That's a subtle and deep question. One example are nominal techniques. Consider Nominal Isabelle. It is known that nominal techniques are contructive. However, when adding nominal techniques to a classical logic, it is natural to express some of this using double negation, leading to only a small blowup in formula size. Existing proof automation can easily handle this blowuip. Doing the same in a simple minded constructive way, leads to a massive formula size increase, defeating (at the time) existing proof automation.

This was a while back, maybe the problem has been solved now, I have not followed this field. But as far as I'm aware, the 'hammering' approach to proof automation that has been working well with Isabelle/HOL has been successfully ported to Coq/Agda etc.

CertiKOS is verified in Coq, I don't see why you say it isn't fit to get work done.

I know. There have been a lot of impressive verification work in Coq. Huawei is using Coq to do OS verification. Having less automation to hand, in comparison with Isabelle/HOL makes this a bit harder.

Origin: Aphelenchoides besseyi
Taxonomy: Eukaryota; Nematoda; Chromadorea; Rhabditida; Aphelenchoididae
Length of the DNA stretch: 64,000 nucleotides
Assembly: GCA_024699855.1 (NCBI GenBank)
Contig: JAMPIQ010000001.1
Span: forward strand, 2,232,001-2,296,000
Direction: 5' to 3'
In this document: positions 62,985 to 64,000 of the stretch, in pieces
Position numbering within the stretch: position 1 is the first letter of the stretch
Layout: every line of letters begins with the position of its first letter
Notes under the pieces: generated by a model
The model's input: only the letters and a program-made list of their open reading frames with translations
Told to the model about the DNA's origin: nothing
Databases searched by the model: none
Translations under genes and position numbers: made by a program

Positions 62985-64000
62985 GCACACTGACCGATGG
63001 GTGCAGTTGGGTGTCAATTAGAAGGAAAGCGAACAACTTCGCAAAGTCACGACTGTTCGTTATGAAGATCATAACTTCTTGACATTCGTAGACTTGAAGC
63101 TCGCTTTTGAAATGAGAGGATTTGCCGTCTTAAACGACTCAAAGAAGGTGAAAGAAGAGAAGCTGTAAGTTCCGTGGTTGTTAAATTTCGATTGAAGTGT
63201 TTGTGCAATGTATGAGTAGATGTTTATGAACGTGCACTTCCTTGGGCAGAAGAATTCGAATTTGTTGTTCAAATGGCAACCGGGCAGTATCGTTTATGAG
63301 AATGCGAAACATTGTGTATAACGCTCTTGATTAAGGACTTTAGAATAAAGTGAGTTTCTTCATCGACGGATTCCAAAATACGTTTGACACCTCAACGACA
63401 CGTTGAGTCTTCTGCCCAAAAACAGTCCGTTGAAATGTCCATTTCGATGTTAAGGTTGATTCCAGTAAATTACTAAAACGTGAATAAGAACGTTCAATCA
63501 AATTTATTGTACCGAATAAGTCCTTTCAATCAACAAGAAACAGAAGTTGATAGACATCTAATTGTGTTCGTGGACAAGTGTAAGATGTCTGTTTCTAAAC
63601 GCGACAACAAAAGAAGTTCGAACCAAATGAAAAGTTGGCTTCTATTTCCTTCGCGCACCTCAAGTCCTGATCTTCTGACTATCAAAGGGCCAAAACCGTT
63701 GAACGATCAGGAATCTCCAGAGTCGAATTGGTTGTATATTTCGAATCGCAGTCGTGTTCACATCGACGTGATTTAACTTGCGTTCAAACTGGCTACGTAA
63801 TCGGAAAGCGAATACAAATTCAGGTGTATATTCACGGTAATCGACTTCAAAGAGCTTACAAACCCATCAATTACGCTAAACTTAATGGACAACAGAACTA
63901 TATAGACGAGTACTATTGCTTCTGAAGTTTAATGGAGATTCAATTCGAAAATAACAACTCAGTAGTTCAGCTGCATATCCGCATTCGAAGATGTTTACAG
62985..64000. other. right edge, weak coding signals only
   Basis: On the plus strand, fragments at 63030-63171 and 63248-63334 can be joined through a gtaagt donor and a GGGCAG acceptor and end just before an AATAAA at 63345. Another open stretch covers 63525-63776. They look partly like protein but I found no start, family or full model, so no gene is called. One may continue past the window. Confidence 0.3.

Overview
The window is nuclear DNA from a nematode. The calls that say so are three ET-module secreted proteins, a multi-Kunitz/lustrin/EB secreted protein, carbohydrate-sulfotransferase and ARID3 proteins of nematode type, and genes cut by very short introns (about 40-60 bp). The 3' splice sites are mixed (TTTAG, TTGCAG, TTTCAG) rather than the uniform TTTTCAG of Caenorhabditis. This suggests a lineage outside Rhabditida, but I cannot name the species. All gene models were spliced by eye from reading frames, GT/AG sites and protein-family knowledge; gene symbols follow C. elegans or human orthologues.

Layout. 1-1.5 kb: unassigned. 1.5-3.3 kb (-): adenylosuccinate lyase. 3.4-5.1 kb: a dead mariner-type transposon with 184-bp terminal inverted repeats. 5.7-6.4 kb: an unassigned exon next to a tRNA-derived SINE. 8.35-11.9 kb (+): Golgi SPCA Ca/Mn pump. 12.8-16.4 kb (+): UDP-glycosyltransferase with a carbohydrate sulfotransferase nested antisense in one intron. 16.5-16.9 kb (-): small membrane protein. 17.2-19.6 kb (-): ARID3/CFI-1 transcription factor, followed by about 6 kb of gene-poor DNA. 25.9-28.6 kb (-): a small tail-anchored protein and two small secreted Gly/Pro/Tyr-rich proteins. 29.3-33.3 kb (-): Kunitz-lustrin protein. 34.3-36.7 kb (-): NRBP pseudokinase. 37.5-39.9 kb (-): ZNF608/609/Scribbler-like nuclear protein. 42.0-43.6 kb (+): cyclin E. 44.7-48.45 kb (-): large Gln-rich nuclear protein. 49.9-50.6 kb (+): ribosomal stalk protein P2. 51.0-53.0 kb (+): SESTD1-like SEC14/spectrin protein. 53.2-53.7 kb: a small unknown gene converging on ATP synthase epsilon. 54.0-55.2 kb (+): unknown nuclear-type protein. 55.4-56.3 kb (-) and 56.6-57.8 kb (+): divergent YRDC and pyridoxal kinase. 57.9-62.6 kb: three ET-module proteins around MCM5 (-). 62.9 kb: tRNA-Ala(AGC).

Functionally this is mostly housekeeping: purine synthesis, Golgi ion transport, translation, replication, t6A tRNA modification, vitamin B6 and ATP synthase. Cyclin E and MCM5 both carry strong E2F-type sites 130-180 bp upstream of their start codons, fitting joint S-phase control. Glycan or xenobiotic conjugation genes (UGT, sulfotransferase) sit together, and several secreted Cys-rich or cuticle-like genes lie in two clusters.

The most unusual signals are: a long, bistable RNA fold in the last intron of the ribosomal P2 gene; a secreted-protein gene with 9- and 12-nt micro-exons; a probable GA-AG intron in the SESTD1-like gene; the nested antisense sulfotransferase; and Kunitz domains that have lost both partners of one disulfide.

Coq has less built-in automation, but with Ltac it's possible to achieve impressive levels of automation through explicitly-crafted decision procedures, as demonstrated in Chlipala's CPDT and many of his papers.

Yes, Coq has a tactics language. So does Isabelle. What I have in mind are primarily "Hammers", i.e. hooking in fully automatic theorem prover (e.g. MizAR for Mizar, Sledgehammer for Isabelle/HOL, HOL(y)Hammer for HOL Light and HOL4). As far as I'm aware, CoqHammer for Coq is work-in-progress and does not yet provide the level of automation that you get from Sledgehammer in Isabelle/HOL for years. But admittedly, it's been 4-5 years since I last used Coq. At the time, two core issues were the following:

- Existing automatic theorem provers often produced non-constructive proofs.

- Existing automatic theorem provers are mostly for FOL, so the gap to the much more powerful logics of Curry-Howard based provers is bigger than with weaker systems.

Have both problems been solved comprehensively as of January 2020?

They have not been solved. My point was that automation via Coq's tactic language can serve as a decent substitute for "push-button" automation like Hammers, at least if one's continually working in the same domain and so can build up a library of tactics.

This is more programming language theory, or, rather the PL-theory portion of formal methods, which is a small portion of formal methods research. Most formal methods research these days focuses on sound static analysis, model checking and concolic testing, techniques that are showing better scalability than the deductive methods favored by PL theorists.